Without knowing the voltage, I can not tell you how many amps a 60 watt light uses. If you have a 12 volt system in a car, then a 60 watt light will pull 5 amps. If you have a 120 volt system in a house, then a 60 watt light will pull 1/2 amp. If you have a 240 volt system in an industrial building, then a 60 watt light will pull 1/4 amp.
If the overcurrent protection device is 40 Amps, then a 30-Amp plug can overheat and catch fire at 40 Amps before the circuit-breaker blows.
Yes you can but you are setting yourself up for a big problem. There is a reason the 20 amp fuse is blowing. By installing a bigger fuse it allows the current that is causing the 20 amp fuse to blow to stay in for a longer period of time. This can cause excessive heating and melting of the wires on the circuit that is blowing on a 20 amp fuse. Trace the wire and find the fault. Always use the manufacturer's recommended fuse sizing for your own protection.
To answer this question the voltage of the light is needed. I = W/E.
No, it is only used for 15 Amps at 240 Volts. If you need 30 Amps at 240 Volts, use a 30 amp double pole breaker.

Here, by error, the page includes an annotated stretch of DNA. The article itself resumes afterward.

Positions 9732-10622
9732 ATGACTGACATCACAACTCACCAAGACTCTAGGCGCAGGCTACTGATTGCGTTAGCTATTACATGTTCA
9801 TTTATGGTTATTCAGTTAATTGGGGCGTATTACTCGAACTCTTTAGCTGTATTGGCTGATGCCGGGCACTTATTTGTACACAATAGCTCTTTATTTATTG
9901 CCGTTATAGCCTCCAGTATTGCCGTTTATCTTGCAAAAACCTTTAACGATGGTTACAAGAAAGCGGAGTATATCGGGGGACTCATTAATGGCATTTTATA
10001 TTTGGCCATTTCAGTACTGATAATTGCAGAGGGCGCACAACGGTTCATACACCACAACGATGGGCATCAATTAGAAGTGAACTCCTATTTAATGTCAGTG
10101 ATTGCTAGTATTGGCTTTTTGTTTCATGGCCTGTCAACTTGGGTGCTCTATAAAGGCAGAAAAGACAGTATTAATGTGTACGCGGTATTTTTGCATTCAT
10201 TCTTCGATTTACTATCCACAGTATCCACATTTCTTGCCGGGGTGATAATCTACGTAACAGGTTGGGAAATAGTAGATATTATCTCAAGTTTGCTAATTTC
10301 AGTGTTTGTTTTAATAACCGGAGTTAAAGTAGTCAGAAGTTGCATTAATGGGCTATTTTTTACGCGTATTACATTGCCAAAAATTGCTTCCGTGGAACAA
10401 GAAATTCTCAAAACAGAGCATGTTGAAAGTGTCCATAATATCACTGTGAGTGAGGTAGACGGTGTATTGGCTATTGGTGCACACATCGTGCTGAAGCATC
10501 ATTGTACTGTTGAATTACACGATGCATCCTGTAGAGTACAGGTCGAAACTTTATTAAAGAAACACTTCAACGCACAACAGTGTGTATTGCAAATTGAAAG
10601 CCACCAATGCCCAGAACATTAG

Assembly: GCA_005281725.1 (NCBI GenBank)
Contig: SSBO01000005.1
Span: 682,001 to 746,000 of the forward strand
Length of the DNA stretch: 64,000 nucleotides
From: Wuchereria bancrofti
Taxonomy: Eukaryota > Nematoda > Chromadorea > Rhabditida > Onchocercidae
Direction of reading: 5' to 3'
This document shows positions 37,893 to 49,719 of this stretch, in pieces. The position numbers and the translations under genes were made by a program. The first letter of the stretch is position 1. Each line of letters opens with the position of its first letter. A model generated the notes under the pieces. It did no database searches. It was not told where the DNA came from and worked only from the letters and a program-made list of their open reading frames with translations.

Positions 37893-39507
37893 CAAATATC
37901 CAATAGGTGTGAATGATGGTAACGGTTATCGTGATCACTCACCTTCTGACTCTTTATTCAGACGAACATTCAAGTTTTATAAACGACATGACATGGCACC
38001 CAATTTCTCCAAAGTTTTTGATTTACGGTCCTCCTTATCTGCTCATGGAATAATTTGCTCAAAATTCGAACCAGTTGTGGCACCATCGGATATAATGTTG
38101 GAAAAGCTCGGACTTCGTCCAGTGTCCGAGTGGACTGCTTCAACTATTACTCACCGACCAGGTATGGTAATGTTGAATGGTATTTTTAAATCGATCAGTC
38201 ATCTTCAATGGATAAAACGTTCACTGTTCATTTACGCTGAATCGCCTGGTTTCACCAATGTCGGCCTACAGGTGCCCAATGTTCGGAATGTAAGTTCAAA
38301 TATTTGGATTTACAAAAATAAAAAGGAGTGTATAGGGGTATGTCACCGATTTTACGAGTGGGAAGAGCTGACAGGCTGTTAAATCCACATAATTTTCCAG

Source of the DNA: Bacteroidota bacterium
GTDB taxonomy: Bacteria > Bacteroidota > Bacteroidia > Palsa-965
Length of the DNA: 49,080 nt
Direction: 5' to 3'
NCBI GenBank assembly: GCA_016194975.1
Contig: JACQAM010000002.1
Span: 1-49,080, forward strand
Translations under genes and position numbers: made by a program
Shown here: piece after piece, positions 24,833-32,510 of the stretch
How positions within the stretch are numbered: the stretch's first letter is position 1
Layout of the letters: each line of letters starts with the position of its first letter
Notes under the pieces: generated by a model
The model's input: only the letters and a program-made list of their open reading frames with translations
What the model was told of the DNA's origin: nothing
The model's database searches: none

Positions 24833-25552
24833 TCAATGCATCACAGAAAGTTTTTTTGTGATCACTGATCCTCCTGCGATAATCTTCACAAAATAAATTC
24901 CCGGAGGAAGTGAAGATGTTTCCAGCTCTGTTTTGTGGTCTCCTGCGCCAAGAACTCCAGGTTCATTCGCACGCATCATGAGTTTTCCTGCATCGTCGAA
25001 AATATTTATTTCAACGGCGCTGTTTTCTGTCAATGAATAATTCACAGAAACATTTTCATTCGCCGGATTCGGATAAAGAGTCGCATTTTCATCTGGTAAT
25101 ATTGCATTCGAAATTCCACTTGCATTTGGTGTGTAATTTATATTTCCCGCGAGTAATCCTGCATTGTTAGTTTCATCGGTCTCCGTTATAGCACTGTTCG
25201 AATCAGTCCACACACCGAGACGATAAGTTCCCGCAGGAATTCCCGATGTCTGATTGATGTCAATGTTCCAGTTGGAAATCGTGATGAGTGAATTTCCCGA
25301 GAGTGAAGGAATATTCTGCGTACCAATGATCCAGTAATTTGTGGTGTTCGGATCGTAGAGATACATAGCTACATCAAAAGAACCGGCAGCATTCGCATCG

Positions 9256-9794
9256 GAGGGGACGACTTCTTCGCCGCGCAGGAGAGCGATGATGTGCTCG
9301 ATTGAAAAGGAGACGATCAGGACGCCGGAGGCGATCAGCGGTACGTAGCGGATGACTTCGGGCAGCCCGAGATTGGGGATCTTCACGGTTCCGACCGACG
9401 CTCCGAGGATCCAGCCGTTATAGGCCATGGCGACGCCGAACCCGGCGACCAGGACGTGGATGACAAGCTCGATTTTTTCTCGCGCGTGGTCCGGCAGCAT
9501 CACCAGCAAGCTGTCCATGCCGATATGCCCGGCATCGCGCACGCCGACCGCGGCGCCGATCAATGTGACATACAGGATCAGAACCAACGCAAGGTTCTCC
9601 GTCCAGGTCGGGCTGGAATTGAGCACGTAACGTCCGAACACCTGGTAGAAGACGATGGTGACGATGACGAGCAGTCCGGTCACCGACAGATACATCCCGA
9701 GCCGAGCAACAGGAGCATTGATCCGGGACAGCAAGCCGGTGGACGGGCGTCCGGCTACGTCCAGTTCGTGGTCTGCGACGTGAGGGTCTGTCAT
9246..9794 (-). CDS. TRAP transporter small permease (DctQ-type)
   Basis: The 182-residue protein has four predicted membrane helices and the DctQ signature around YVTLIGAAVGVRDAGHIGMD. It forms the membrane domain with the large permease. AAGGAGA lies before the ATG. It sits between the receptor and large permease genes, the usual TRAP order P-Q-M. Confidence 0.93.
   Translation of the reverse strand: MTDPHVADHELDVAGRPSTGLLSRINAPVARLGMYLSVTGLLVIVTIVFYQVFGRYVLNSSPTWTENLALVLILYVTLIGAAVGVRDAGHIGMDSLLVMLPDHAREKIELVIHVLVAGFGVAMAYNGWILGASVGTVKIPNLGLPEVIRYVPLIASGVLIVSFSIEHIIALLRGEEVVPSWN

Shorted voltage regulator,
The amp is damaged internally, the power is loose, the ground is loose, the control wire from the deck is loose.
Typically a poor ground, or some how the red wire is touching the black
AMP stands for alarm monitoring protection.
I had th same problem i had to turn my amp down i guess it was to much power out put
The number on a car fuse refers to the Ampage of that fuse , each electrical component on any car has its own or shared fuse with a certain Amp rating, they are normally colour coded too and are to be replaced with one of the same Amp rating for protection.
No, the circuit protection would trip. You can plug a 10 amp device into a 15 amp outlet.
They are just protection from overpowering your amp. So if your amp has 2 fuses that say '20A', it can handle essentially 40 amps. So 14.4(V) x 40(A), they allow your amp to draw 576 Watts before they blow. 14.4(V) is considering your car is running and the alternator is good and strong.
The protection a one (1) amp fuse provides to a device will not be present when a larger fuse is used.
You have the gains set too high on the amp.
u have an alternator problem whether the voltage regulator is gone or the diodes in alternator its self are shot